Minimum Car Insurance Requirements by State

Most states require car insurance. But not all of them want you to have the same amount. Here's a look at each state's requirements.
Man driving in traffic

Nearly every state requires that you insure your car before you drive it. However, the required coverages and their limits vary considerably. It creates an additional layer of complication to interstate travel plans or cross-country relocation. If you’re planning a road trip or moving across the country, it’s essential that you meet the minimum auto insurance requirements wherever you plan on driving.

Car insurance isn’t a universal requirement. For example, New Hampshire doesn’t require drivers to purchase any. But this doesn’t mean you can drive in either of those states without ant kind of financial responsibility. You may need to pay a fee for having no coverage. Virginia is another state that doesn’t require coverage. However, you must pay an uninsured motorist fee of $500 if you don’t want to buy a policy.

This article will help you find your state’s minimum car insurance requirements. We’ll also go over the different types of coverage your state may require. Finally, we’ll talk about other coverage options your state may allow.

Common Coverage Requirements

Most states want you to have basic liability insurance, which helps protect you from having to cover all the costs of an accident where you’re at fault. Below are the two types of liability coverage your state may require:

  • Property damage liability (PDL). This takes care of damages you cause to property such as trees, light poles, or buildings. Your amount of protection for property damage on your policy is determined by your limits. If the amount of property damage exceeds them, you pay the remainder out-of-pocket.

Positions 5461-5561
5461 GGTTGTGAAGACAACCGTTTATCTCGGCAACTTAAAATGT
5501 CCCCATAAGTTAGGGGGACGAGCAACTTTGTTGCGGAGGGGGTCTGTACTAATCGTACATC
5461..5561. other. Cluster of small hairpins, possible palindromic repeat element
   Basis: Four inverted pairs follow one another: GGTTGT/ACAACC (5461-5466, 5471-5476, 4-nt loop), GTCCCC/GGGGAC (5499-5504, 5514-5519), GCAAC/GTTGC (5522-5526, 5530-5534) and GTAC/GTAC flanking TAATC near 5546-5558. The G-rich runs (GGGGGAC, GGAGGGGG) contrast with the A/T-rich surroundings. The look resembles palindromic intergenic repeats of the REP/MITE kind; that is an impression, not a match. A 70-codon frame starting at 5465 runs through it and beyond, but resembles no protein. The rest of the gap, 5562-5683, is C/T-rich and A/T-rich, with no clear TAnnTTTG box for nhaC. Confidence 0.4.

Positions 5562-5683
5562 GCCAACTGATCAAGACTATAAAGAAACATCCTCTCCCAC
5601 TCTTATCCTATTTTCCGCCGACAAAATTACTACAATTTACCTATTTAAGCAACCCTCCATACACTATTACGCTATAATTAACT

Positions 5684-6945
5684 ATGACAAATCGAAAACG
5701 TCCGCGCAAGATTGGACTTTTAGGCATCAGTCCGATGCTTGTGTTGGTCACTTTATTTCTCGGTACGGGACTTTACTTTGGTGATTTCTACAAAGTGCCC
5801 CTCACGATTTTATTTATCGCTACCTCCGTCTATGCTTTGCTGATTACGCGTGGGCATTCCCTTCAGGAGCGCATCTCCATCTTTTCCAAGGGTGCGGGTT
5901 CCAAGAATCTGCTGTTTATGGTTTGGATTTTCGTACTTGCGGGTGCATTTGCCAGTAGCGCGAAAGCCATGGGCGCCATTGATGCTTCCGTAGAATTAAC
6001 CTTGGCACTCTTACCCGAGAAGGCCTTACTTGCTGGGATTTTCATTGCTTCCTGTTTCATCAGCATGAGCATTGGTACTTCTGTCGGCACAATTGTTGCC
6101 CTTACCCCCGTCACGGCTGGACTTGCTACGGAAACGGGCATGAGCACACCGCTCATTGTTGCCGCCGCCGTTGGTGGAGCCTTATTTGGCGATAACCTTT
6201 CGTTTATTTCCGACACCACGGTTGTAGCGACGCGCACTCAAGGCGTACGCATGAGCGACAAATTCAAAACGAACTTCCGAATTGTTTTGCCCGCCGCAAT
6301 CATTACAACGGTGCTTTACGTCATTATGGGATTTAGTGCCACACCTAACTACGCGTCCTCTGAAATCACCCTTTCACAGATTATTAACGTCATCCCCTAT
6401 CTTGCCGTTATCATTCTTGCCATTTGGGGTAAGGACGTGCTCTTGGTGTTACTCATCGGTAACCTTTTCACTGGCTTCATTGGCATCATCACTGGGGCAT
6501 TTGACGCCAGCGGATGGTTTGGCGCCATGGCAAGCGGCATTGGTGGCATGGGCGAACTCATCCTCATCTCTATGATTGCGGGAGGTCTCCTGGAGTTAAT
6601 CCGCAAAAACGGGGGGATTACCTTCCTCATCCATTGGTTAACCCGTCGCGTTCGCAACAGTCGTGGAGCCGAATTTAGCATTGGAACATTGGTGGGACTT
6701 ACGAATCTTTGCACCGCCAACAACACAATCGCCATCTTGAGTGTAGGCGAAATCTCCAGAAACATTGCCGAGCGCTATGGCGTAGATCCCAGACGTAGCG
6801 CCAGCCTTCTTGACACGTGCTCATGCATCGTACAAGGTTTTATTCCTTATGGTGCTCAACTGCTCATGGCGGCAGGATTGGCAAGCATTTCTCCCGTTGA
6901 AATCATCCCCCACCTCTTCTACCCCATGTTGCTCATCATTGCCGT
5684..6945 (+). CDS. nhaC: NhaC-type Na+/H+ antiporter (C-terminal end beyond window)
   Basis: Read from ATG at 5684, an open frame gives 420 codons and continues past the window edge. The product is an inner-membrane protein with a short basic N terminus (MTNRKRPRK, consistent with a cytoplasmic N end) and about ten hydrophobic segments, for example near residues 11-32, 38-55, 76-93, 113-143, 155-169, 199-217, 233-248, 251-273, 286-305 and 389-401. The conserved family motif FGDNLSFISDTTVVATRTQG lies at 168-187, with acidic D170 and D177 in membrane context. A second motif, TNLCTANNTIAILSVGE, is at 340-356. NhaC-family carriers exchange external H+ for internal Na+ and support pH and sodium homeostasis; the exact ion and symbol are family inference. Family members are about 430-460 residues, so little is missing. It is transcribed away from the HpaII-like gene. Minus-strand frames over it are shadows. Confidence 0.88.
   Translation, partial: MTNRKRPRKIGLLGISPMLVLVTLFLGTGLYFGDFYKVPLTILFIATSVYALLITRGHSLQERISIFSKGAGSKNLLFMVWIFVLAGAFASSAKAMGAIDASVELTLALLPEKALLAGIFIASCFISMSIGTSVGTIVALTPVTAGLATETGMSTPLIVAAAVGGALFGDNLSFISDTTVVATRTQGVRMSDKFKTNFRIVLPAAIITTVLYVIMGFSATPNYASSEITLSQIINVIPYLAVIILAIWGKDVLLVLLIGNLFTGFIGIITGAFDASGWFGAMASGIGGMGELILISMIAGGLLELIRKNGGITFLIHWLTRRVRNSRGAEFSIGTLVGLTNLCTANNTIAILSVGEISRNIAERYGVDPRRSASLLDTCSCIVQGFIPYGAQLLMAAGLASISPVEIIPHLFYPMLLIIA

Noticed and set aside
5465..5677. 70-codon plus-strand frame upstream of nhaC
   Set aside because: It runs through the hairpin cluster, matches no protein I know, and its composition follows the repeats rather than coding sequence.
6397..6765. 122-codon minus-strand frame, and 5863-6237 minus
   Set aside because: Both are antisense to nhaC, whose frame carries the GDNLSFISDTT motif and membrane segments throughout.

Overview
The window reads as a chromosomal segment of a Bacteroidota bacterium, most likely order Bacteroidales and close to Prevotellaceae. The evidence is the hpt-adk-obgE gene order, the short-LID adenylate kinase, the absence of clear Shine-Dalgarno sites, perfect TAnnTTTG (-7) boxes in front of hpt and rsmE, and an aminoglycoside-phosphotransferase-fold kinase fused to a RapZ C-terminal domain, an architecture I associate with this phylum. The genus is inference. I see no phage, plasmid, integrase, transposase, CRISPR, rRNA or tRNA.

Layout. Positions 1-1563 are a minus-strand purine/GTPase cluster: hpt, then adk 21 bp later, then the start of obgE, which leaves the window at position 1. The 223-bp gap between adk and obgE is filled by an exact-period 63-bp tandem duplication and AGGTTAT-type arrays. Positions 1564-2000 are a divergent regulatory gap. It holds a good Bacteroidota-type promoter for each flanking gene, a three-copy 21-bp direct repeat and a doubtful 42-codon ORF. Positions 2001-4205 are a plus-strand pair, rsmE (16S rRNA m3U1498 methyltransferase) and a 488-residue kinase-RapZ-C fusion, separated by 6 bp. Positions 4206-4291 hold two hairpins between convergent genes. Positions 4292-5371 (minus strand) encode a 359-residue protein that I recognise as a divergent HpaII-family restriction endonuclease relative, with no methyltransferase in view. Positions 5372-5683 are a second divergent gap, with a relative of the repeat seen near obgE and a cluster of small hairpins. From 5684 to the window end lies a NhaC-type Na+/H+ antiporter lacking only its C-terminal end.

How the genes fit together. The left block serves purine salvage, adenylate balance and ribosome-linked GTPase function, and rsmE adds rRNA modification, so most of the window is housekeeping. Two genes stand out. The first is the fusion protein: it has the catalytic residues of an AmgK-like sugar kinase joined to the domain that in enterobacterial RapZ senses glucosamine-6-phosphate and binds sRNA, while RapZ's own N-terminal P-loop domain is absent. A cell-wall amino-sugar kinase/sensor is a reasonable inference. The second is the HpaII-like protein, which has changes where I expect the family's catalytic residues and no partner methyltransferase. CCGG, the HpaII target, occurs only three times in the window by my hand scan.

• Bodily injury liability (BIL). Pays any medical bills to other parties injured in an accident. This includes insurance for medical and funeral expenses, long-term care, and more.

Some states may only require you to carry liability insurance. But others will require other types of coverage. These include:

  • Uninsured and underinsured motorist (UM/UIM). UM/UIM pays medical bills if you get into an accident with a driver who either doesn’t have auto insurance or doesn’t have enough coverage.
  • Personal injury protection (PIP). Personal injury protection or PIP covers injuries that you or your passengers may have in an accident. This kicks in regardless of fault. It includes coverage for medical and funeral costs, lost wages, and more.
  • Medical payments (MedPay). Like PIP, Medical payments or MedPay pays your medical bills after an accident. This is the case whether you’re at fault or not. It won’t cover expenses such as lost wages.

Coverage Limits

Each state that mandates liability insurance has a minimum coverage requirement. These limits are the highest amount of money that your insurer will provide if you need to file a claim.

Every type of insurance you can add to your policy has a limit. But you’ll often see liability written in a shorthand form such as “25/50/25.” These numbers refer to a how much money your insurer will pay out to cover expenses related to an at-fault car crash. you have on your policy. Each amount represents one coverage and the limits for each in thousands of dollars.

Here’s how to read limits in shorthand, using the “25/50/25” example:

  • $25,000 for injuries to one person in an accident.
  • $50,000 for injuries to everyone involved in an accident.
  • $25,000 for property damage in an accident.

Remember that your state’s requirements are just the bare minimum. If the damages from an accident exceed them, you’ll have to pay the remainder out of pocket. Some states have very low limits for BIL and PDL coverage. It’s entirely possible to set yours higher if you can afford it.

Mandatory Minimum Auto Insurance for Every State

The following is a table containing every US state’s minimum auto insurance requirements:

StateRequired InsuranceMinimum Liability Limits
AlabamaBIL, PDL25/50/25
AlaskaBIL, PDL50/100/25
ArizonaBIL, PDL25/50/15
ArkansasBIL, PDL, PIP25/50/25
CaliforniaBIL, PDL15/30/5
ColoradoBIL, PDL25/50/15
ConnecticutBIL, PDL, UM/UIM25/50/25
District of ColumbiaBIL, PDL, UM25/50/10
DelawareBIL, PDL, PIP25/50/10
FloridaPDL, PIP0/0/10
GeorgiaBIL, PDL25/50/25
HawaiiBIL, PDL, PIP20/40/10
IdahoBIL, PDL25/50/15
IllinoisBIL, PDL, UM/UIM25/50/20
IndianaBIL, PDL25/50/25
IowaBIL, PDL20/40/15
KansasBIL, PDL, UM/UIM, PIP25/50/25